Today the Appeals Court upheld the Forest & Bird appeal challenging DoC’s decision to downgrade, and swap to the Regional Council’s holding company (HBRIC), conservation land necessary for the CHB dam .
Without that land, there’s no reservoir for the dam to fill.
This is a huge victory for the environment, with important ramifications beyond Hawke’s Bay, because — without this legal block — DoC otherwise could have used the same shonky process to downgrade and trade conservation land elsewhere in NZ. Forest & Bird deserve great credit for their vigilance and persistance on the issue.
Where does this leave the dam? Certainly ‘on hold’ through the election window.
HBRIC chairman Andy Pearce told the Regional Council meeting today that he and his team were seeking to meet with the chief executive of DoC as soon as possible to review DoC’s plans. You can see the brief discussion on HBRC video when posted Thursday.
One option for DoC is to appeal the decision to the Supreme Court.
Or, DoC could follow the directive of the Appeals Court and re-consider the proposed swap after a proper due course procedure, which would take time to organise and conduct, and the subsequent decision could also be legally challenged. [Of course, another option, less likely, would be for DoC to abandon the matter.]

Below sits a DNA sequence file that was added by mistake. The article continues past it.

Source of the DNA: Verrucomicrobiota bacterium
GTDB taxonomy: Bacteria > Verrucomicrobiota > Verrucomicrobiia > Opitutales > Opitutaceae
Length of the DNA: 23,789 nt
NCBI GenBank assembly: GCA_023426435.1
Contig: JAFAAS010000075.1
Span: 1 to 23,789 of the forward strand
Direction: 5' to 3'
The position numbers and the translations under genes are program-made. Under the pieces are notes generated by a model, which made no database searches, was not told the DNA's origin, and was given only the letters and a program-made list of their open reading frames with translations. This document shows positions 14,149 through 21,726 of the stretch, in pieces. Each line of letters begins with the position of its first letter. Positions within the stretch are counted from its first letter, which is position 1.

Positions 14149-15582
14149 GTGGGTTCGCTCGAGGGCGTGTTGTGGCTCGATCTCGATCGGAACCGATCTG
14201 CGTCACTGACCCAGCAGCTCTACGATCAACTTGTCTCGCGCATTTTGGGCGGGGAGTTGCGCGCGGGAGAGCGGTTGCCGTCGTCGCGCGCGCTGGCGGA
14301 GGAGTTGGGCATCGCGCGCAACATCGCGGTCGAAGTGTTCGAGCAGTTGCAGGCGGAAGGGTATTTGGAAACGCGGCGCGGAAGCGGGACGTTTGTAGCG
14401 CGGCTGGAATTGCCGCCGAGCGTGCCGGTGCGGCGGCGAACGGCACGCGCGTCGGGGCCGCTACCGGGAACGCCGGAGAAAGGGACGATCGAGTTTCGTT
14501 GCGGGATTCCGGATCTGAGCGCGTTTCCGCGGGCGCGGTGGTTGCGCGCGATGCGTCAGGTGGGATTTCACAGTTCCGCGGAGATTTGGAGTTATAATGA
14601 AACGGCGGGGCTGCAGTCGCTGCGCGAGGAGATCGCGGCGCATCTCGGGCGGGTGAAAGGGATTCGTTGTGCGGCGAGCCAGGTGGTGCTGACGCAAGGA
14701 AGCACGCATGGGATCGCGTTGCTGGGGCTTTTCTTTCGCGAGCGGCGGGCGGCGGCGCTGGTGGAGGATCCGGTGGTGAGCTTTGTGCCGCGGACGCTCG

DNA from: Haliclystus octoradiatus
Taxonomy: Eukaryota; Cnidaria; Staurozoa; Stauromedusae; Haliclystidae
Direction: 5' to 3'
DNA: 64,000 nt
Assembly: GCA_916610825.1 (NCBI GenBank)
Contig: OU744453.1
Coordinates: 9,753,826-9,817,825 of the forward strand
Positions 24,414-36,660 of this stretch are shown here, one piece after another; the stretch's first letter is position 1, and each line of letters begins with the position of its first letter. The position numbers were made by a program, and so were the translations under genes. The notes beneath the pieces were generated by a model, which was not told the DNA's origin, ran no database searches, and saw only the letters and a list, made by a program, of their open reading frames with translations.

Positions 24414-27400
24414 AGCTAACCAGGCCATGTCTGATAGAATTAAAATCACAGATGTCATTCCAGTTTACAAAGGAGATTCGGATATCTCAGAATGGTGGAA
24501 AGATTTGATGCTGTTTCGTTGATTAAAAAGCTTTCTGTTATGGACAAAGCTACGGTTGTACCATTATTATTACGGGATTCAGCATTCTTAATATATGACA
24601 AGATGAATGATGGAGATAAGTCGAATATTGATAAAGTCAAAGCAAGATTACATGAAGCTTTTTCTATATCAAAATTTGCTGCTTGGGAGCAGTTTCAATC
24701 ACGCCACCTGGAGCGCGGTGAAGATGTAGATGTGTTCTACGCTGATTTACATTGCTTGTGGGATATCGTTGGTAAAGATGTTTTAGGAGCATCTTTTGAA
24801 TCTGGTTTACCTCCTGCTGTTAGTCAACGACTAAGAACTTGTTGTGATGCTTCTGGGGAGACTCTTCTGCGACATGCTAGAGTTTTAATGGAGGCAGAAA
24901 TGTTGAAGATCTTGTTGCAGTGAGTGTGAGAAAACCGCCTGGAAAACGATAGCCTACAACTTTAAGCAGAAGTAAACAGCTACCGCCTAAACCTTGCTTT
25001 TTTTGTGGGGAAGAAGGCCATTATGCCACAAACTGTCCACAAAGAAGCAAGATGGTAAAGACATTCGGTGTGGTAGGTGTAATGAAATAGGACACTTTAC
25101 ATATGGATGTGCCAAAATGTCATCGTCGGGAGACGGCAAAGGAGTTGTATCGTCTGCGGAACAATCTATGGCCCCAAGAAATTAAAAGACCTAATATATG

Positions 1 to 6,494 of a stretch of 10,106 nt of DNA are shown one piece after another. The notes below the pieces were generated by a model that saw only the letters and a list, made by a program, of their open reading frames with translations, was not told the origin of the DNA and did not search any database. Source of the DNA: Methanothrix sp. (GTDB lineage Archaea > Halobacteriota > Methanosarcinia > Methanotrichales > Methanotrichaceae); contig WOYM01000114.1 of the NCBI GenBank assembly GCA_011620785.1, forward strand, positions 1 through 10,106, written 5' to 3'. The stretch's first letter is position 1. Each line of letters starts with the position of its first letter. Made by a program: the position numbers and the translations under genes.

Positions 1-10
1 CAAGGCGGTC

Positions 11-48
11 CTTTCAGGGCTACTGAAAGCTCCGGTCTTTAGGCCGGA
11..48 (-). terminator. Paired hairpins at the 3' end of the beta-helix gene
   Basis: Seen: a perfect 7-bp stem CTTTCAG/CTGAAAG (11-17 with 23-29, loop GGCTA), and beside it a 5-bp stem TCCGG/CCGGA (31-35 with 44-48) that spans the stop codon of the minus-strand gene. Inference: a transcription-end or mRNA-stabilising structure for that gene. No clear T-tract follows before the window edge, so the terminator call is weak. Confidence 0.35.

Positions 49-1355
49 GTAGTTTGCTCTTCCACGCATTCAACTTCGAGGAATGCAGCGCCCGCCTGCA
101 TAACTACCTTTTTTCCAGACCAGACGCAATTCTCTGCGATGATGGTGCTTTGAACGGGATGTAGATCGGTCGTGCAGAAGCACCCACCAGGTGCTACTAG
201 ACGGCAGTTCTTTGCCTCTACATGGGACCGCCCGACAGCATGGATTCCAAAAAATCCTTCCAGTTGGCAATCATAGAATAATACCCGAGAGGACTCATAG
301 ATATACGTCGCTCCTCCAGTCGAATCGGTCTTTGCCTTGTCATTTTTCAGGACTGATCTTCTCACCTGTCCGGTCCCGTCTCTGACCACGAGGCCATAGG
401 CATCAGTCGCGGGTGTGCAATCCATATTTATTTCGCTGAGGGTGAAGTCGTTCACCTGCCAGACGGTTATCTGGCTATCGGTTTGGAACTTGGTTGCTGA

DoC and HBRIC will have a few weeks to sort out their next steps, if an appeal is to be taken.
HBRIC could pursue another tack … use the Public Works Act to simply seize the land, claiming and overriding public good purpose. However that avenue too would involve an extensive process and potential legal review.
Today I offered an amendment to the HBRIC report which proposed that, before proceeding with further action, HBRIC be required to present for Council approval any plan to appeal or otherwise seek to secure the Ruahina Forest Park land at issue.
My resolution failed 5-4. Councillors Barker, Beaven and Graham supported it; Councillors Wilson, Dick, Hewitt, Scott and Pipe opposed.
My point: if the holding company we own, as the region’s environmental authority, wants to try to outmanoeuvre the legal decision that protected this conservation land, then councillors should have the balls to specifically authorise that action.
Not surprisingly, five councillors voted effectively today to give HBRIC free rein.
So HBRIC is free to pursue any further stratagem to grab the land, without further Council review.
Unless HBRIC succeeds, it’s hard to imagine any institutional investor coughing up $80 million to build a dam without a reservoir!
As for HBRC, it will do with its $80 million whatever five councillors wish to do.
Make sure you know where Regional Council candidates stand on the issue.